thousand invested in 2020
grants awarded in 2020
Grantee Story – Missouri Organizing and Voter Engagement Collaborative
Public policy advocacy has been a key strategy and investment focus area for the REACH Foundation for more than a decade. Supporting advocacy and voter engagement helps leverage the foundation’s mission to advance equitable access to health coverage and care. One important partner in this work is the Missouri Organizing and Voter Engagement Collaborative (MOVE), an organizing and grassroots leadership development organization that works to build power and capacity of grassroots groups to affect policy change.
MOVE began more than a decade ago as a loosely affiliated group of individuals and organizations that wanted to increase their collective strength to tackle inequities in state and local policies through coalition building, leadership development and voter education. MOVE became a 501c3 in 2015 with a targeted focus on providing training, coaching, technical support, and strategic partnership for grassroots organizing groups committed to integrated voter engagement and multiracial movement building.
Director Molly Fleming describes MOVE’s role as behind-the-scenes, functioning as a backbone organization that provides training, tools, campaign strategy development and other technical assistance to organizations seeking to engage working families in shaping Missouri’s policy landscape.
MOVE has evolved in its capacity-building role – from supporting voter and issue analysis to training and cultivation of grassroots leaders, to technical assistance on movement building, voter activation, campaign organization and other key ingredients for affecting policy change.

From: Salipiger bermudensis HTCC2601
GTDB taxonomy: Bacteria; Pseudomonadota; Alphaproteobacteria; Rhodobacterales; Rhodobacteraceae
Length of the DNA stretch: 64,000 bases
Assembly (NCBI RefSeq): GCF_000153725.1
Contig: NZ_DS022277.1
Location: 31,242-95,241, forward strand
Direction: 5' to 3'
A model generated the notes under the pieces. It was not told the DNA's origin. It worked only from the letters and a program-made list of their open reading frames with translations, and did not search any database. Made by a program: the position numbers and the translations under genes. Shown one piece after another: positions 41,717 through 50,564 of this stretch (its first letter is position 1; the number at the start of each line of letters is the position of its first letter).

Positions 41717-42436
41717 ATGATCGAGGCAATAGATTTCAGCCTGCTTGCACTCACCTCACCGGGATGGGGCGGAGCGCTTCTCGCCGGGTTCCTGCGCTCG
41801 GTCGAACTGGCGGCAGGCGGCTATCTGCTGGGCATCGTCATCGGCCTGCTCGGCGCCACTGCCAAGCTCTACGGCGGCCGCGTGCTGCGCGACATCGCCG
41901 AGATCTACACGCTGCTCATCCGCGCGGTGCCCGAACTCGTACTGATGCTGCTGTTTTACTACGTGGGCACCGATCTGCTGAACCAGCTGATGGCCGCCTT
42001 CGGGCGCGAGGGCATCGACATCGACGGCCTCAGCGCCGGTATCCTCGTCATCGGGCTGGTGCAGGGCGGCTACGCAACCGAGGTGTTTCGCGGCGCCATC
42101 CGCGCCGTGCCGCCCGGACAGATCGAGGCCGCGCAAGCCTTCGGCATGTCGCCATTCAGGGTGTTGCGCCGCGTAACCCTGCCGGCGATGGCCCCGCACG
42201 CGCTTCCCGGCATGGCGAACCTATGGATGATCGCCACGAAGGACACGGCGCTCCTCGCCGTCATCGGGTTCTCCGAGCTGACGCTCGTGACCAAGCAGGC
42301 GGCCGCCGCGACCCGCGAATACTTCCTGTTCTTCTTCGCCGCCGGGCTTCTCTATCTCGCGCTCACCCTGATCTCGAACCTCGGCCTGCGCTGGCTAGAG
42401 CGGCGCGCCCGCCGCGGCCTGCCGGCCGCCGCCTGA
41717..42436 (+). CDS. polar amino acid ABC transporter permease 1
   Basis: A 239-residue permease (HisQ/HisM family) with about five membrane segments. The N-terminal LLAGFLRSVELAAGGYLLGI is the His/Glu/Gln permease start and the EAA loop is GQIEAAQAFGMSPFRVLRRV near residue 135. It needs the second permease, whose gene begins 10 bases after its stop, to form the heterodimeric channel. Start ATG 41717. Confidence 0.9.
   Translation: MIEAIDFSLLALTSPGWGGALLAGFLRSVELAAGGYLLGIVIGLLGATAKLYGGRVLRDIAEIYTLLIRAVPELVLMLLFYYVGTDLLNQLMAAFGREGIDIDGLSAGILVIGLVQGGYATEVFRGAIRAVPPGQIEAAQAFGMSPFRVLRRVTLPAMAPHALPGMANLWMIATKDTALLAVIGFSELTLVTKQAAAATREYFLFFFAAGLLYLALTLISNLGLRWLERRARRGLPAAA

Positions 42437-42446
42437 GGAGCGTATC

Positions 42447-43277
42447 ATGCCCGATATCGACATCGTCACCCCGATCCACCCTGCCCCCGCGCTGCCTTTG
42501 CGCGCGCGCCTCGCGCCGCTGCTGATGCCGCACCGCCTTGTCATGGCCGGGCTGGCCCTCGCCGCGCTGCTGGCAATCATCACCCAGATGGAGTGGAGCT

“Our goal is to help committed people and groups work effectively to build political power for economic and racial justice – so that traditionally disenfranchised voters have a real say and impact on the policies that affect their lives,” said MOVE Director Molly Fleming.
MOVE was awarded a $100,000 general operating support grant in 2020.
Fleming said voter engagement has taken on greater importance in Missouri in recent years as nonprofits and other local leaders grappled with an array of policy issues and political structures that have hindered health, economic and social justice opportunities for Black, Latinx, uninsured and economically disadvantaged people in urban and rural areas of the state.
A 2020 effort by advocates to pass Medicaid expansion by statewide referendum presented an important opportunity to put MOVE’s grassroots organizing and voter engagement expertise to work at a scale not tried before.
Deep canvassing work undertaken across Missouri in 2019 helped MOVE and the Medicaid expansion advocacy partners develop a framework and voter contact infrastructure for the Medicaid expansion referendum. MOVE had provided training and financial support to a group of grassroots organizations to conduct conversations around the state to hear from low-income and working people of all races about their experiences in attaining quality of life.